By Ashleigh Fielding | posted on September 29, 2018
IMPROVISATION violinist Rupert Guenther will star in the annual Albany Festival of Strings next month and he promises to deliver a program of music reflective of the Great Southern.
Guenther will host a public lecture at UWA Albany Centre on October 18, star in a concert for the Albany Fine Music Series at Albany Uniting Church on October 19, be part of the Albany String Festival at Albany Senior High School on October 20 and host two workshops at ASHS on October 21.
The works presented will showcase the evolution of Guenther’s music from classical to original, and prove to audiences how he went from being the “sideman to the stars” to the main act.
“I started getting into music when I was eight years old,” he said.
“I had a keen interest in violin during school and had a few interesting experiences with musicians along the way.”
Guenther said his parents were patrons of the arts in his hometown of Melbourne and often had visiting artists come by for dinner.
He said this set him on a “wonderful pathway” and encouraged him to pursue a musical university degree and work alongside orchestras and operas in Austria and Vienna.
Guenther has even rubbed shoulders with the likes of Olivia Newton-John, John Farnham and The Beatles record producer Sir George Martin during his career.
But it all changed 15 years ago.
“I was always the side-man to the stars and terribly dissatisfied with my performances,” Guenther said.
“My stage fright had been endemic since I first started performing…
“But in 2003, I realised I’d had a year without stage fright.
“Twenty years of unnecessary fear had come to an end.
“And I had a breakthrough; I could improvise my own classical music with my own inspirations.”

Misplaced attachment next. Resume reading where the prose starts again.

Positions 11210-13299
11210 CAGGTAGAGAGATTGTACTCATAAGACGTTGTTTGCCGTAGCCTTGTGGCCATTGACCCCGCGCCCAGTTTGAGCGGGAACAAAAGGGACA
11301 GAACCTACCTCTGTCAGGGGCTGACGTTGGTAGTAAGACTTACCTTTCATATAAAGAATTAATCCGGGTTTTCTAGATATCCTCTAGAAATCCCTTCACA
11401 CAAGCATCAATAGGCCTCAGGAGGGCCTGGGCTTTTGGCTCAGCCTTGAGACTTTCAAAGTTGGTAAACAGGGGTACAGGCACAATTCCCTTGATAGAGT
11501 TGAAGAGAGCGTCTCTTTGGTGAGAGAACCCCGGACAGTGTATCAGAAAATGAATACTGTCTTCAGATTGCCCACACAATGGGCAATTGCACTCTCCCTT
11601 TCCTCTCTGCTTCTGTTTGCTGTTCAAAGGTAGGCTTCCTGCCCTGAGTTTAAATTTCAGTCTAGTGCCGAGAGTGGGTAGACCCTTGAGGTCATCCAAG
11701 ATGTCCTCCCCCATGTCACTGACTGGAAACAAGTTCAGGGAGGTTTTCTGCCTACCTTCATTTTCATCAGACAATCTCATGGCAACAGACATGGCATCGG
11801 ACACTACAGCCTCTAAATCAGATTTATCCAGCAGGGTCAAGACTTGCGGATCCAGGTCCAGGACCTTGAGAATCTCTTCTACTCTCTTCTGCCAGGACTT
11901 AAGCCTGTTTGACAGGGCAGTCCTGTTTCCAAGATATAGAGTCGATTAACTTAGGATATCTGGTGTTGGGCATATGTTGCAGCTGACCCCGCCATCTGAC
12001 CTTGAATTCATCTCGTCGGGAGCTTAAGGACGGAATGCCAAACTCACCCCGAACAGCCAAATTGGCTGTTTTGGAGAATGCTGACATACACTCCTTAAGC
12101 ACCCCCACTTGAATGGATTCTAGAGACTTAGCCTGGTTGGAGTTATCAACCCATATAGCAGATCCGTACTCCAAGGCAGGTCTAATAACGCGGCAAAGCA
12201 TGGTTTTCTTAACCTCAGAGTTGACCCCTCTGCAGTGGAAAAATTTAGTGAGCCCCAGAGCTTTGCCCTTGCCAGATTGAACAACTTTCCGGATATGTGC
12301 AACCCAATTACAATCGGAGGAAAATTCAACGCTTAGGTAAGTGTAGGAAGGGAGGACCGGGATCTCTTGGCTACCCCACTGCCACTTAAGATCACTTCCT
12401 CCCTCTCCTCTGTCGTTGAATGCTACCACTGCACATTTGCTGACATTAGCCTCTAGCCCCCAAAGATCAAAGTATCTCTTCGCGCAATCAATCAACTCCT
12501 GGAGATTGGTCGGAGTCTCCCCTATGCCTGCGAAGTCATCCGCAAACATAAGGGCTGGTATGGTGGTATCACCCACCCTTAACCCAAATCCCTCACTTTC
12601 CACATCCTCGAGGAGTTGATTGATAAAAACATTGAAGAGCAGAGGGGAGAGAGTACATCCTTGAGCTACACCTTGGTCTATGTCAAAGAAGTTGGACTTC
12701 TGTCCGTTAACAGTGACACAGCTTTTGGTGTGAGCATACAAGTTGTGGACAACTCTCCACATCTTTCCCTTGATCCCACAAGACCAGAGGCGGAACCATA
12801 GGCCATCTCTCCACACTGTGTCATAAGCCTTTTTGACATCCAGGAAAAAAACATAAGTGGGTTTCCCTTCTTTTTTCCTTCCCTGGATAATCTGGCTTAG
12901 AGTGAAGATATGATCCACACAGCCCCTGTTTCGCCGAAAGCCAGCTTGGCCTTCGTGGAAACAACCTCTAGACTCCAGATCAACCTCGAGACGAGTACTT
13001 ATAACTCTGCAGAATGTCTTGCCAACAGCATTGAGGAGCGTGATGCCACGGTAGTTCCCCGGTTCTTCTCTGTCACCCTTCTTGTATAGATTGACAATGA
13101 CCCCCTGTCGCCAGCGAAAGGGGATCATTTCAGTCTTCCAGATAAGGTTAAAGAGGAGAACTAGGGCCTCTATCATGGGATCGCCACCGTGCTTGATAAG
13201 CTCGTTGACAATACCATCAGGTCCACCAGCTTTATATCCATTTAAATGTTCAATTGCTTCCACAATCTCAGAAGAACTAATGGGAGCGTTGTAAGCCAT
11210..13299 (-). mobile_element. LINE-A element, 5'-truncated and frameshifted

Guenther’s solo career took off from there and saw him gain international recognition for his creativity.
He held masterclasses at international music conferences and European conservatoriums, including the European String Teachers Association in Austria and Sweden, the Guildhall School of Music and Drama in London and the WA Academy of Performing Arts in Perth.
“It doesn’t get much better than this,” Guenther reflected on his solo career.
“And it’s so much more than just the music; it’s about how people inspire me and how we as artists can affect people’s lives.”
The Albany Festival of Strings concert will mark Guenther’s first visit to Albany, and he is excited to explore the town and gain inspiration for the music he will perform during the festival.
“The concert will be a representation of my experiences while I’m here,” Guenther said.
“All my concerts are inspired by the landscape, history and energy of the land, like an exhibition of paintings, so these concerts will be all about the Great Southern.”
To find out more information about the Albany Festival of Strings or to purchase tickets, visit austa.asn.au.